Cuba Always Makes Me SmileJuly 29, 2012 | Print |
HAVANA TIMES — Spanish musician Carlos Aransay is the director of Coro Cervantes in England and a lover of Cuban culture. Concerning the island, he says, “Cuba always makes me smile and gives me life.” He tries to come each year to work with Cuban musicians.
HT: Let’s talk about your musical training.
CA: I did my studies in Spain, at the conservatories in Murcia and Madrid, graduating in music theory, piano and composition there. Later I did my master’s in orchestra conducting, theory and composition in London. I also studied singing at the Escuela Superior de Canto in Madrid, and continued private studies in London.
HT: You’re of Spanish background?
CA: Of origin and destination! – meaning I’m Spanish on all four sides, and with a nice mixture of Catalonian, Andalusian, Riojan, Basque and Murcian – therefore I love my country very much.
HT: Tell us about England, where you have lived for several years. What importance does it have in your life?
CA: At 14, I was already fascinated by Anglo-Saxon culture, and especially London.
I have spent half my adult life in London. Since I’ve lived there for 24 years, I consider myself a true Londoner. Growing musically and professionally in that city has really helped me in the training I’ve received, the continuing musical treasures in which I have participated and the professionalism of English musicians – from whom I hope I have learned.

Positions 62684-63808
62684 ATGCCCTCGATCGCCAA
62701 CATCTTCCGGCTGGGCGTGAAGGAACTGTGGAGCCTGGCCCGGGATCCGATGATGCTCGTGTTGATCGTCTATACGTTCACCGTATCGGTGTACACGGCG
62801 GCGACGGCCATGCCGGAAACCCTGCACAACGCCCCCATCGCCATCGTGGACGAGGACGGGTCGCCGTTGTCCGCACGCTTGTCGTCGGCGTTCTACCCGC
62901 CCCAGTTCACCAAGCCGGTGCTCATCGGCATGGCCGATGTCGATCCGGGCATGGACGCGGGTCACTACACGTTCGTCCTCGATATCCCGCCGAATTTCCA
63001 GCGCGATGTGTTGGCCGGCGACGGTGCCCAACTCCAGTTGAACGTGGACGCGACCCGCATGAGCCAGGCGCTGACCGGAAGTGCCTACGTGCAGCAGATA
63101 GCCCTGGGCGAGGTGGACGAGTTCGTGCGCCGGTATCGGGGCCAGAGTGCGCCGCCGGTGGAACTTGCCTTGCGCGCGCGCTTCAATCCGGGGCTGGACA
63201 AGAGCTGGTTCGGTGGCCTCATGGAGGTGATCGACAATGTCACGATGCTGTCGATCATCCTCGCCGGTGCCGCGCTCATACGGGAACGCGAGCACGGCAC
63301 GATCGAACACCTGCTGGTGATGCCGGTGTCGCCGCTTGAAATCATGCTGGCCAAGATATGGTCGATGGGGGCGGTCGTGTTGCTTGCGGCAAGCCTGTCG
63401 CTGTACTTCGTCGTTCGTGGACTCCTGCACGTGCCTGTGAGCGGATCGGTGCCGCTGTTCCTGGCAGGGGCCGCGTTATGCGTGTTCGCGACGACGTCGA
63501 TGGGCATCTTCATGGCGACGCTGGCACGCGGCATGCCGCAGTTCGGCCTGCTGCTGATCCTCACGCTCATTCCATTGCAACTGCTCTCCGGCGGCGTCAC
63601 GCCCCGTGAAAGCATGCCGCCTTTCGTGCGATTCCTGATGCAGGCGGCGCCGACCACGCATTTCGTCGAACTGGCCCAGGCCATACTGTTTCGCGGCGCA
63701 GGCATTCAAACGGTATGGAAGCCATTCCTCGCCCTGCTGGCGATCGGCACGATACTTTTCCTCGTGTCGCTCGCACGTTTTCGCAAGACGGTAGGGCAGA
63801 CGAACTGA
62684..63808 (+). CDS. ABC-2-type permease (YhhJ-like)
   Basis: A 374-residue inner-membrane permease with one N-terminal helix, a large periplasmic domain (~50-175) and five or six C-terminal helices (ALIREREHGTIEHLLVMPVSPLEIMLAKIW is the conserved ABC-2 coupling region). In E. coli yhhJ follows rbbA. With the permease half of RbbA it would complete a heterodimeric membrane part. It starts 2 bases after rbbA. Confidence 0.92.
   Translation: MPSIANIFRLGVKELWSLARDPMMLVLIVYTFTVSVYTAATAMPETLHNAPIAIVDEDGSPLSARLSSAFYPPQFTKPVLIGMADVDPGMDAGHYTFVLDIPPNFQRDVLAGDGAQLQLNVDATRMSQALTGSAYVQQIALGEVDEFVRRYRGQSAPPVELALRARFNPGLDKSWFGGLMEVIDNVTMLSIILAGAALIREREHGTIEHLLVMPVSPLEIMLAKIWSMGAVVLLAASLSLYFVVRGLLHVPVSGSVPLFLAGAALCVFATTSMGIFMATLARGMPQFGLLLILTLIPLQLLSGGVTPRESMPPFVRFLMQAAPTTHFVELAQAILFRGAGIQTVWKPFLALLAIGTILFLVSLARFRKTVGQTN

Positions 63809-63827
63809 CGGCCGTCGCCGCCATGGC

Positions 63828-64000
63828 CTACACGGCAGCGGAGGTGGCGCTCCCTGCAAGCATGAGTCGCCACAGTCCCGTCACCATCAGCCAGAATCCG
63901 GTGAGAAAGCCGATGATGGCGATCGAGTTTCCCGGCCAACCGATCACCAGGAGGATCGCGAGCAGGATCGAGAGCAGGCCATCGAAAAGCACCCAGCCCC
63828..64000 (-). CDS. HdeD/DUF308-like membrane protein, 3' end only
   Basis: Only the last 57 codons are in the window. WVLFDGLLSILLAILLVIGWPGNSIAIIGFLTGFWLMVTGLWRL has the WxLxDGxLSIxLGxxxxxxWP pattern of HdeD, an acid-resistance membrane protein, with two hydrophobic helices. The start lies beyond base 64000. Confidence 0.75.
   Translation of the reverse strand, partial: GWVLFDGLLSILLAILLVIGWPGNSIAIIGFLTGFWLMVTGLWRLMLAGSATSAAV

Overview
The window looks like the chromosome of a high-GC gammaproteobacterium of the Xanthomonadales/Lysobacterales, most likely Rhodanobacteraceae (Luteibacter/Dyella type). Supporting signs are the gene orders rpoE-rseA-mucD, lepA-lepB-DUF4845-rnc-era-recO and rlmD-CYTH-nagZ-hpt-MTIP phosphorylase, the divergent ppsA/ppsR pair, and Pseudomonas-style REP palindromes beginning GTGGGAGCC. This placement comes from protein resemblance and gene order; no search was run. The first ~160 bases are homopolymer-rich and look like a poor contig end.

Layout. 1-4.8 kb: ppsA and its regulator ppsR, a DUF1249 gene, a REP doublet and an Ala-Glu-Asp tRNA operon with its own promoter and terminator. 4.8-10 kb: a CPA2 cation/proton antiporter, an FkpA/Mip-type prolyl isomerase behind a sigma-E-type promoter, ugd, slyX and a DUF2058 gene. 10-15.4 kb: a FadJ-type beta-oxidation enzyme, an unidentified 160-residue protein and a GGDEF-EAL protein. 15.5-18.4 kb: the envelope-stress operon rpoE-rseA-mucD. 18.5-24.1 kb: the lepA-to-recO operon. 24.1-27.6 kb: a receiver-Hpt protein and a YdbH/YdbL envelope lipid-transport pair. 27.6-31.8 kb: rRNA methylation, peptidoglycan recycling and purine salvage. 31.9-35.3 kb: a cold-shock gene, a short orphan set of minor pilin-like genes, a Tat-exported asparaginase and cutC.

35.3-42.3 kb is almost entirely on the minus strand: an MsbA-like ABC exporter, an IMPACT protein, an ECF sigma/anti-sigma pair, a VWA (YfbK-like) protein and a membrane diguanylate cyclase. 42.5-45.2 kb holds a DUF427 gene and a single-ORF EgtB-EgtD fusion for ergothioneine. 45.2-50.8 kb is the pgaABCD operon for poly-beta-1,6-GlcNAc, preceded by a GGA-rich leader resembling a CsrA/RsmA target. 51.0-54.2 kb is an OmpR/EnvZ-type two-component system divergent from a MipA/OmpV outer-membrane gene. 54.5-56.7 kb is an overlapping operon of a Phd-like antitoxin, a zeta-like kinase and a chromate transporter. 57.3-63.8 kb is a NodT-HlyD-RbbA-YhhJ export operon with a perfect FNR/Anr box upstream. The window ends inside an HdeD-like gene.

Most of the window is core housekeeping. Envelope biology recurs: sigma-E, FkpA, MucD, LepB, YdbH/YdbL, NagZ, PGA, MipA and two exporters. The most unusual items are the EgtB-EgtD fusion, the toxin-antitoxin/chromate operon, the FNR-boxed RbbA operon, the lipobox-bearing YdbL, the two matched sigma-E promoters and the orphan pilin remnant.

HT: Coro Cervantes – tell us about this group that you direct.
CA: I founded it in 1995, and from the beginning I wanted it to be the flagship of Spanish classical choral music in the UK. I think I’ve achieved that, though it’s always a difficult task to keep active and stay in the forefront. We’re a very small professional choir, made up of British singers as well as Hispanics. We have already recorded five albums and presented ourselves in the best halls in London and in countries such as Mexico, the Netherlands, Russia, and of course Spain.
HT: What about your experience in directing symphony orchestras?
CA: I’ve been fortunate in having been invited to conduct in several countries. I led the National Symphony Orchestra of Cuba on two occasions, and similarly in Peru. I’ve also directed the SODRE Orchestra in Uruguay on national radio and television, and I have also conducted orchestras in Costa Rica, Venezuela, Mexico, and of course in the UK, where I’ve been a lead conductor for a few years at one of the university orchestras of London. Without a doubt my best experience there was leading the London Symphony Orchestra, with which I recorded an album.
HT: Opera holds a special place in your life.
CA: Everyone who knows me knows that singing is my passion. In addition, listening to opera occupies the leading place in my life. I started working with opera singers when I was 18 in Madrid, and I haven’t stopped since then. I love opera. I had the great fortune of being able to train a company of 600 people in which we performed opera Carmen in Germany and Switzerland, with Jose Carreras leading five different casts. This was all rehearsed and prepared under my direction. I can’t imagine life without opera.